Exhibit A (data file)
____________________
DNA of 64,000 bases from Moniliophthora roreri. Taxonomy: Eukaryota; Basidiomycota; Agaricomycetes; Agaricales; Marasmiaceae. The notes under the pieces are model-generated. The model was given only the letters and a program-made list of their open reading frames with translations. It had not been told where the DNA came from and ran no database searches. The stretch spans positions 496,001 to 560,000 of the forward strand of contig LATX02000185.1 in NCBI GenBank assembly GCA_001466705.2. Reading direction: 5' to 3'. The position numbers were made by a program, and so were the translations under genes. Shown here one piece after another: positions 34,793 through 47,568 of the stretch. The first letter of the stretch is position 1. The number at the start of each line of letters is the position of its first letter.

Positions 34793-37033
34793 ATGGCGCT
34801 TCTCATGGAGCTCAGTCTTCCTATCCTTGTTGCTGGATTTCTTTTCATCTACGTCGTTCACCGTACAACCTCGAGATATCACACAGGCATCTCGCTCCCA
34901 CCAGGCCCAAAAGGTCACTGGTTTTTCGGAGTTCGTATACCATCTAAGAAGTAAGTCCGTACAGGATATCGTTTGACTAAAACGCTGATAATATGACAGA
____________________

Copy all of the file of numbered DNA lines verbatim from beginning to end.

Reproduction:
DNA of 64,000 bases from Moniliophthora roreri. Taxonomy: Eukaryota; Basidiomycota; Agaricomycetes; Agaricales; Marasmiaceae. The notes under the pieces are model-generated. The model was given only the letters and a program-made list of their open reading frames with translations. It had not been told where the DNA came from and ran no database searches. The stretch spans positions 496,001 to 560,000 of the forward strand of contig LATX02000185.1 in NCBI GenBank assembly GCA_001466705.2. Reading direction: 5' to 3'. The position numbers were made by a program, and so were the translations under genes. Shown here one piece after another: positions 34,793 through 47,568 of the stretch. The first letter of the stretch is position 1. The number at the start of each line of letters is the position of its first letter.

Positions 34793-37033
34793 ATGGCGCT
34801 TCTCATGGAGCTCAGTCTTCCTATCCTTGTTGCTGGATTTCTTTTCATCTACGTCGTTCACCGTACAACCTCGAGATATCACACAGGCATCTCGCTCCCA
34901 CCAGGCCCAAAAGGTCACTGGTTTTTCGGAGTTCGTATACCATCTAAGAAGTAAGTCCGTACAGGATATCGTTTGACTAAAACGCTGATAATATGACAGA